Role of maternal plasma levels of placental growth factor for the prediction of maternal complications in preeclampsia according to the gestational age at onset

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This study aimed to describe the distribution of placental growth factor (PlGF) plasma levels in pregnancies complicated by preeclampsia (PE) according to the gestational age at clinical onset and to assess PlGF's predictive role for maternal complications.


A total of 84 women whose pregnancies were complicated by PE before 37 weeks' gestation were enrolled. According to gestational age at onset, three groups were defined: group I, <28 weeks; group II, 28 to 31+6 weeks; and group III, 32 to 36+6 weeks. PlGF plasma levels were measured at diagnosis, and their association with maternal complications was investigated. Plasma PlGF levels below 12 pg/mL were designated as very low.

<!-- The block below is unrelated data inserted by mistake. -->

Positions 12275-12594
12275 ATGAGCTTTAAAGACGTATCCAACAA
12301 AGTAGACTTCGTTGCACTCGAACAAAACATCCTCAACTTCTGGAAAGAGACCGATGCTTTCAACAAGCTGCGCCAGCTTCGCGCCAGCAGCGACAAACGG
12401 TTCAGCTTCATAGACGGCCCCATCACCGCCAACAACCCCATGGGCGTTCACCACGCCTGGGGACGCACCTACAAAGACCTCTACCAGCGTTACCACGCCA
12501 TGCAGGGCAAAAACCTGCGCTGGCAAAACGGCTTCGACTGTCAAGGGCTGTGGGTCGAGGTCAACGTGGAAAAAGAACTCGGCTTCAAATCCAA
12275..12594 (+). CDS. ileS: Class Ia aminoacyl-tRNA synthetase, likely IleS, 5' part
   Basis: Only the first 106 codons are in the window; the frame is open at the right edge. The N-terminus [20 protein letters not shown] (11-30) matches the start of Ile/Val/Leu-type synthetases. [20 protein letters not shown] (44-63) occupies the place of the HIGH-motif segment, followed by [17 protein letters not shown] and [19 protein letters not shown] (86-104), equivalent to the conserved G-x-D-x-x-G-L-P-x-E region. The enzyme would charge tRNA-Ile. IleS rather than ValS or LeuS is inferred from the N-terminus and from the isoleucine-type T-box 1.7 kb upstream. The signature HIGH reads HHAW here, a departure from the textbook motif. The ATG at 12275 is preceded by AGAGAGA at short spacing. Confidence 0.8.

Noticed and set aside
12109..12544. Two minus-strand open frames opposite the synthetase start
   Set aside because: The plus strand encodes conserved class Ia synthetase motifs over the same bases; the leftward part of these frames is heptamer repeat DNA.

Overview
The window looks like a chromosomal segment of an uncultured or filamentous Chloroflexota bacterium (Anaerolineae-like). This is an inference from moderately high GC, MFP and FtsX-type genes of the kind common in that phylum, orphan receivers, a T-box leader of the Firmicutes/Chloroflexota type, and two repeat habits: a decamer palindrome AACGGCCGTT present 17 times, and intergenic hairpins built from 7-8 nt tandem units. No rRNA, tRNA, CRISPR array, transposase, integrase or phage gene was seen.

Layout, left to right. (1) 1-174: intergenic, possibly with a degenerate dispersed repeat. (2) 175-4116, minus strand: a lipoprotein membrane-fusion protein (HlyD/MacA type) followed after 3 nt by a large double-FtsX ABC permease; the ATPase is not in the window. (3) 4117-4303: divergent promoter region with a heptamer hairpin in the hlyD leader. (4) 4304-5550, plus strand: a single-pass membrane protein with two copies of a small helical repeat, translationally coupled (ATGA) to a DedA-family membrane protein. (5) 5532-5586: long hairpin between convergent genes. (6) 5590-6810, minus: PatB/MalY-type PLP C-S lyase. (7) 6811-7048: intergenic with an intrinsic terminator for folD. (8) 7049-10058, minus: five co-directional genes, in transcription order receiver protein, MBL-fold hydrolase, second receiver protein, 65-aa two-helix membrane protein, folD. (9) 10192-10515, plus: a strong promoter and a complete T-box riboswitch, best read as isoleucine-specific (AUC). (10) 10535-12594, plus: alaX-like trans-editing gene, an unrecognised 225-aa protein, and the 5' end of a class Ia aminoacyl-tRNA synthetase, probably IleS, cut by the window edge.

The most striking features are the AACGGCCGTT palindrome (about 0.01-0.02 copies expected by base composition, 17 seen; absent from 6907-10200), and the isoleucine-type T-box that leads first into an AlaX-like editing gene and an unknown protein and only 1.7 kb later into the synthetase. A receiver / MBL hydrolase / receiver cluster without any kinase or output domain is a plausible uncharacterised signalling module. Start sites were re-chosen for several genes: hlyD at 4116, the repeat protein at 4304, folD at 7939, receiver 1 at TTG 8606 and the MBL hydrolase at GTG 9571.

PlGF levels were very low in seven (87.5%) of eight women diagnosed before 28 weeks' gestation, 29 (78.4%) of 37 patients diagnosed between 28 and 32 weeks' gestation, and 16 (41%) of 39 cases diagnosed after 32 weeks' gestation. The sensitivity of very low PlGF values for predicting maternal complications was 76.9%, but the false positive rate was 65.5%. Positive and negative predictive values were 34.5% and 76.9%, respectively.


The predictive role of a low PlGF level in predicting maternal complications in very early PE is limited because of both its low specificity and low positive predictive value. © 2014 John Wiley & Sons, Ltd.

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